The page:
“I think that’s one of the more outrageous comments that anyone could make, and certainly something that I think is a fireable offense by ESPN,” Sanders said during Wednesday’s press briefing.
Asked by The Washington Post’s David Nakamura why an influential African American sportscaster might make such a comment, Sanders said, “I’m not going to speak for that individual, but I know that the president has met, again, with people like Senator [Tim] Scott, who are highly respected leaders in the African-American community.”
Scott, a Republican from South Carolina, met with Trump Wednesday at the White House, in part to discuss the president’s controversial comments following the white supremacist rally in Charlottesville, Virginia, last month that sparked deadly violence. After Trump at a news conference said there was “blame of both sides” for the violence, Scott told Vice News that the president’s “moral authority” had been “compromised.”
Trump is “committed to working with [leaders of the black community] to bring the country together,” Sanders said on Wednesday. “I think that’s where we need to be focused, not on outrageous statements like” the one by Hill.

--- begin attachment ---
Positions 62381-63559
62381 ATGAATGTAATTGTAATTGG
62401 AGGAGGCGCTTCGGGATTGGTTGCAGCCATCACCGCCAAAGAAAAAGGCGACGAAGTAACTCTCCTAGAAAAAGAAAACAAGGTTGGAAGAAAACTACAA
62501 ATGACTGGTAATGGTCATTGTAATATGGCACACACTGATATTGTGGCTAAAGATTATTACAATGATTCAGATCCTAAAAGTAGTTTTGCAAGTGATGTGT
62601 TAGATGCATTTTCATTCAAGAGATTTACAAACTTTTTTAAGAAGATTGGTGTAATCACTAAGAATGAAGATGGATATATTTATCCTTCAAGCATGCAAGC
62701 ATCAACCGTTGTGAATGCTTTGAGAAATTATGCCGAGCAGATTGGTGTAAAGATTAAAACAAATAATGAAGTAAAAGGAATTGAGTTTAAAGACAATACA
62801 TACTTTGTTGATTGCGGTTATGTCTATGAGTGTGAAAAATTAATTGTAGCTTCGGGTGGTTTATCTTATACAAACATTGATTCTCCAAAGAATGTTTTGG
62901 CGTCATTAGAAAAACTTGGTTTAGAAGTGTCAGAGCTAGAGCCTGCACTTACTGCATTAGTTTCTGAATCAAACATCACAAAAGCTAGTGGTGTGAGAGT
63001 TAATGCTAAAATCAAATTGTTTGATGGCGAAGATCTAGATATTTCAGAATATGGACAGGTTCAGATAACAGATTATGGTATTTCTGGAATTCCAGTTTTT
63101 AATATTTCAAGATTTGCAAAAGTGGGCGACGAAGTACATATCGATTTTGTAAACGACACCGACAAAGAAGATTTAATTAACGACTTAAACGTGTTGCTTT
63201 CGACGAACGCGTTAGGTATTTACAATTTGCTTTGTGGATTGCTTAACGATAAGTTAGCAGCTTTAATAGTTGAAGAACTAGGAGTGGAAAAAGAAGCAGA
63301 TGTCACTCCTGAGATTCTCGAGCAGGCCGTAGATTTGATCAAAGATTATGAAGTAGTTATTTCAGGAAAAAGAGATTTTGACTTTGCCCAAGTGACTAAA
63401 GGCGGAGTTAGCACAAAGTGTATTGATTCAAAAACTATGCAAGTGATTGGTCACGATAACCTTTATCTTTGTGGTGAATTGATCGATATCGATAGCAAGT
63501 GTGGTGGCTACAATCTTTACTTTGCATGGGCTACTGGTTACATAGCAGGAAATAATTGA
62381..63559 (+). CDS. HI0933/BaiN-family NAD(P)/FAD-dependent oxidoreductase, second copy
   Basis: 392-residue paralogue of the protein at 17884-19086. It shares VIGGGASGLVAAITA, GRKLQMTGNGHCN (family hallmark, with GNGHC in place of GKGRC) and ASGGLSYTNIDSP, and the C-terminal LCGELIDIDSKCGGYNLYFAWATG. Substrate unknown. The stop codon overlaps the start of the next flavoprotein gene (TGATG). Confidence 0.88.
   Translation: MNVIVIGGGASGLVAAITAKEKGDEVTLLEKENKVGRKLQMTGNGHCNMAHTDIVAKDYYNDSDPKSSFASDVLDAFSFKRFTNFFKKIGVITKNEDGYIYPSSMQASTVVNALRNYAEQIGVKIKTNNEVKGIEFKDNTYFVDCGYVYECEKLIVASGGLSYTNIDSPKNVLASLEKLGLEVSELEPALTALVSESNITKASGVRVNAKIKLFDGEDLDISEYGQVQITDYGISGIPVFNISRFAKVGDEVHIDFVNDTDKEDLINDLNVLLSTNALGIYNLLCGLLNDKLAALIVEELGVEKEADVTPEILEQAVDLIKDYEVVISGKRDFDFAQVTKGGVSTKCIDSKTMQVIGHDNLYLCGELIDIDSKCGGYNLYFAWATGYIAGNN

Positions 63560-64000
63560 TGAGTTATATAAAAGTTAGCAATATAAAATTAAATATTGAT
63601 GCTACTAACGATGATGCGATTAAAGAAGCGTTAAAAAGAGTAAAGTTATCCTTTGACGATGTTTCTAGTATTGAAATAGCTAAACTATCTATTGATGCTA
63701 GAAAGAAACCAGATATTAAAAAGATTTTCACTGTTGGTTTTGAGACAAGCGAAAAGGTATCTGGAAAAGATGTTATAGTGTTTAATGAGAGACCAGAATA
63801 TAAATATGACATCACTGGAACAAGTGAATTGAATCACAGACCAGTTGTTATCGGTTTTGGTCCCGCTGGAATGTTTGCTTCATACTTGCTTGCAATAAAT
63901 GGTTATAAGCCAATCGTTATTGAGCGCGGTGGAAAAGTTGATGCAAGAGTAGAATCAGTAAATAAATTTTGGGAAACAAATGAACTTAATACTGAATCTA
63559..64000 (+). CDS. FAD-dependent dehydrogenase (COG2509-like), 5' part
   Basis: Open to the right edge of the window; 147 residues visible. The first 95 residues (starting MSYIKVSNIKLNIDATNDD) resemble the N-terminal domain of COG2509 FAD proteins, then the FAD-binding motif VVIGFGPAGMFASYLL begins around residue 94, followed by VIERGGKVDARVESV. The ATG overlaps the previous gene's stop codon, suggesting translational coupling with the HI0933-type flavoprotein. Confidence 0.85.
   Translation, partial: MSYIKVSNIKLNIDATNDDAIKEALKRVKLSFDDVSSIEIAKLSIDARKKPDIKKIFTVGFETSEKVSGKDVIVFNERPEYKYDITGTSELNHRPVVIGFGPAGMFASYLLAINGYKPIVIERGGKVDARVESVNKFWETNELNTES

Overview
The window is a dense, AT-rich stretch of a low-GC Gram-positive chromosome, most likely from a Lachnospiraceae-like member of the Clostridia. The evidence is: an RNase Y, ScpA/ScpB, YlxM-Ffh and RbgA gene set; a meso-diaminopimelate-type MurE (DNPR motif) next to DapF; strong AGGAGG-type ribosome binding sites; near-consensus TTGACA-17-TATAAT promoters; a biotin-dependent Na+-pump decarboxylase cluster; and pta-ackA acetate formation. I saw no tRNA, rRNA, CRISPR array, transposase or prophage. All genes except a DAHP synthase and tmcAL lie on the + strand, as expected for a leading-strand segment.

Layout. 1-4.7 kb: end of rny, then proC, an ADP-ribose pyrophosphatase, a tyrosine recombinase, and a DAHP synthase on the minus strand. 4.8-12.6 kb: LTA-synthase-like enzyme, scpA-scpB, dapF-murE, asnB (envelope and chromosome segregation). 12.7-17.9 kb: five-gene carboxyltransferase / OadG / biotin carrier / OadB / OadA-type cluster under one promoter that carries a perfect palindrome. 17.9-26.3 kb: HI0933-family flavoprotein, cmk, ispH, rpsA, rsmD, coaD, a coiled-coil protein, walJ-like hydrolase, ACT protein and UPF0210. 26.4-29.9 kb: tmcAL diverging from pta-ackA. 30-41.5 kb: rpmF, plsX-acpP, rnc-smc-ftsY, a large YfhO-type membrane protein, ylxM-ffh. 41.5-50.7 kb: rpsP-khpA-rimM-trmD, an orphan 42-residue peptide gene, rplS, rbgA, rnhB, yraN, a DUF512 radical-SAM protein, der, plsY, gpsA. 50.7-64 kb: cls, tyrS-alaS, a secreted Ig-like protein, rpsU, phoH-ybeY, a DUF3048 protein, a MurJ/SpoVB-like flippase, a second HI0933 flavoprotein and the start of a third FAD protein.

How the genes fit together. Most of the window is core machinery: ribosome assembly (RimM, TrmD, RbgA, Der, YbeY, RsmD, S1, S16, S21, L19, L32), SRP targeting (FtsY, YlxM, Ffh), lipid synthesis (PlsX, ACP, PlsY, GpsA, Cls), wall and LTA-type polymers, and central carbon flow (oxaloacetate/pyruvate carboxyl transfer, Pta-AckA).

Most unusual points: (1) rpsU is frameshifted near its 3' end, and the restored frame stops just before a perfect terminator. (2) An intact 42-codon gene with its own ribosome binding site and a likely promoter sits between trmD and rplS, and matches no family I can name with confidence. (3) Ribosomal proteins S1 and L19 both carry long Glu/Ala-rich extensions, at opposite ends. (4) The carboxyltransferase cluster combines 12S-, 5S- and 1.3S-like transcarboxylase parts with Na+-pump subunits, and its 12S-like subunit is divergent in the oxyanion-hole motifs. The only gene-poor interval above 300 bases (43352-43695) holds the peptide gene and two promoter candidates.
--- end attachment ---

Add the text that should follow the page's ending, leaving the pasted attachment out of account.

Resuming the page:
“Donald Trump is a white supremacist who has largely surrounded himself w/ other white supremacists,” she tweeted.
Hill went on to call Trump “the most ignorant, offensive president of my lifetime,” and said “his rise is the direct result of white supremacy. Period.”
In a statement on Tuesday, ESPN said Hill’s comments about Trump “do not represent the position” of the cable network. “We have addressed this with Jemele and she recognizes her actions were inappropriate,” the statement said.
ESPN has taken heat in recent years from conservatives who say the network has stuck its nose in politics and pushed a liberal agenda. “ESPN’s double standard shows when hosts speak out,” read a Wednesday headline on Fox News.
To make its point, Fox pointed to ESPN’s firing of analyst and former professional baseball pitcher Curt Schilling in May 2016 over a demeaning anti-transgender Facebook post by him.
The post, apparently in response to North Carolina’s anti-LGBT bathroom law, included a meme showing a man dressed in revealing women’s clothing. With it Schilling commented: “A man is a man no matter what they call themselves. I don’t care what they are, who they sleep with, men’s room was designed for the penis, women’s not so much. Now you need laws telling us differently? Pathetic.”
In a statement announcing Schilling’s termination, ESPN said it was “an inclusive company” and that his conduct was “unacceptable.”
Schilling had long made his conservative viewpoints known before the offending post.
This article has been updated with Scott’s meeting with Trump on Wednesday and details of Schilling’s 2016 firing by ESPN.